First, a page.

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Medical scientist proves hypothesis set by Lennart Meri

Location of mythical Thule convincingly linked with Saaremaa, Estonia

PHOTO: Jaanus Lensment

Not limited to liking what Lennart Meri wrote and published four decades back, medical scientist Raul Talvik believed it.

In his book «Hõbevalge» (Silver White) dating 1976 and its sequel «Hõbevalgem» seven years later, Mr Meri wrote that four centuries BC the major Ancient explorer Pytheas reached the territory of what is now Estonia. He claimed that the mysterious Thule mentioned by Pytheas was actually Saaremaa.

Even so, when digging into it – just like Prof Talvik the history fan did, five years ago – you will discover that in most discourses the version of the mythical Thule as Saaremaa is not presented. Largely, researchers think Thule is either Iceland, or some islands near coasts of Great Britain or Norway.

Yesterday, the studies by Mr Talvik (80) were presented to the nation, having penned into a thorough work labelled «Teekond maailma ääreni» (Voyage to the Edge of the World) wherein he proves that the Greek explorer Pytheas indeed reached all the way to Saaremaa, as was decades ago claimed by Mr Meri – unlike others who have delved into the topic.

This was no easy feat, as the description of travels by Pytheas has not been preserved. Therefore, later researchers have used texts where other Antique authors talk about the voyage by Pytheas and his observations, and have on their basis arrived at greatly varying conclusions as to where the man actually travelled during the five years. To complicate work for researchers, the place names used by Pytheas are not the same today.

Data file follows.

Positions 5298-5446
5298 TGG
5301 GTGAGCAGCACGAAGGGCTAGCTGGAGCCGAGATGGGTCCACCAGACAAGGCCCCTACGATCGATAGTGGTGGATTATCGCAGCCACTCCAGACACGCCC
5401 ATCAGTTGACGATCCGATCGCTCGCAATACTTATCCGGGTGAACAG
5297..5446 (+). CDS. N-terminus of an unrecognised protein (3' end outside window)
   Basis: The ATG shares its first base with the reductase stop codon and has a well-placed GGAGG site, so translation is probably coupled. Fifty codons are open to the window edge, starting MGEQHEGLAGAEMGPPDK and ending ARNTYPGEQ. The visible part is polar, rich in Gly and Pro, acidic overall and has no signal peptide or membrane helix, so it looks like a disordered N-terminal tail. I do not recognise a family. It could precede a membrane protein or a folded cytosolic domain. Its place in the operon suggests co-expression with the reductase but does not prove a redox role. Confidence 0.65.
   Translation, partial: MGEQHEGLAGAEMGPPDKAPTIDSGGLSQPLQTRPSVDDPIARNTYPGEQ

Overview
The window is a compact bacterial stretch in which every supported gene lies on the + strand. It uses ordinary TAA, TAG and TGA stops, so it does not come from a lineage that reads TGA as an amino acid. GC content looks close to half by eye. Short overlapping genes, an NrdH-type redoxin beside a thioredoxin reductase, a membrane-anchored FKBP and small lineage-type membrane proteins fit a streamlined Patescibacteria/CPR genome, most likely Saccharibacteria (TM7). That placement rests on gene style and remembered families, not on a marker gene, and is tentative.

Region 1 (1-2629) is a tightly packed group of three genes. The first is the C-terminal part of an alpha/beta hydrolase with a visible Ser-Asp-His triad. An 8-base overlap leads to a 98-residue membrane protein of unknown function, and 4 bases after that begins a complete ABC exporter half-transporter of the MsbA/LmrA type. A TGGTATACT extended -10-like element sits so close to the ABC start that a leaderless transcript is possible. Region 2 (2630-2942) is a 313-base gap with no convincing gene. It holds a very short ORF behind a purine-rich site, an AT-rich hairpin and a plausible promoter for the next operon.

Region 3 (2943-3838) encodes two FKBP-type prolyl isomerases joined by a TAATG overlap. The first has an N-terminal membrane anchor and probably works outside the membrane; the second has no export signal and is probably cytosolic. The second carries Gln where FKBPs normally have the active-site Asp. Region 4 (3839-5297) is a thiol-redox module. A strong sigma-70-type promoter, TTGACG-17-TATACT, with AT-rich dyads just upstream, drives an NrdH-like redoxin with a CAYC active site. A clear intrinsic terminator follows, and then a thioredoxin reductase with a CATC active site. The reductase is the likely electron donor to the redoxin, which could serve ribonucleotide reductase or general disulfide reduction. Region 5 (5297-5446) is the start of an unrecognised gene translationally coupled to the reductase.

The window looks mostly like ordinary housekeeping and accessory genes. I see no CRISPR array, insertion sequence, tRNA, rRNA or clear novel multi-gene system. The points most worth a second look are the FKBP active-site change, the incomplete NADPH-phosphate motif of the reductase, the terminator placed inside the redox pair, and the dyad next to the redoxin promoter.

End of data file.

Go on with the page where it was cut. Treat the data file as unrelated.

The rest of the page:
«Shut up and row!»

To begin with, Mr Talvik tried to get a better picture of who Pytheas (who lived about 350–285 BC) actually was. «If I get to know his personality, from there I can guess and derive his activity as well,» he explains.

Based on Antique sources, Mr Talvik ascertained that Pytheas was a simple man, poor, a lower class guy. «Being poor, he had no fleet as some mistakenly believe,» he refutes one assumption. «Fleets weren’t just handed out to people.»

From there, Mr Talvik concluded while building on scarce sources that Pytheas had to have been wise. «When, alone, you embark on a voyage for years thro wild lands – back then, most were Barbarians – and you survive, you must be a good communicator and a friendly man,» he said. «The man had no money. I’m sure they gave him an oar and said shut up and row.»

Using the vast databases on Antique writers, Mr Talvik divided all quotes on Pytheas according to their reliability and verifiability, into three groups. The first, for example, contained such where his own books were quoted, and the second where it was quoted what Pytheas had said. Comparing and analysing the quotes, Mr Talvik also discovered such as were obviously invented. «In one place it is indirectly referred,» he notes, «that Thule is at a place where the day lasts for six months and the night likewise. Meaning the North Pole. This is too much, that Pytheas discovered North Pole.»

A reason why later quotes feature errors and slips is, says Mr Talvik, that the texts were usually copied by slaves. «Largely, they couldn’t care less what they were writing,» he observes. «They merely copied.»

While up to now all the Thule issue dissectors have mainly relied on 17 ubiquitous quotes by Antique authors, Mr Talvik was able in his research to boost that by about 30. That added confidence.

The fateful stumbling stone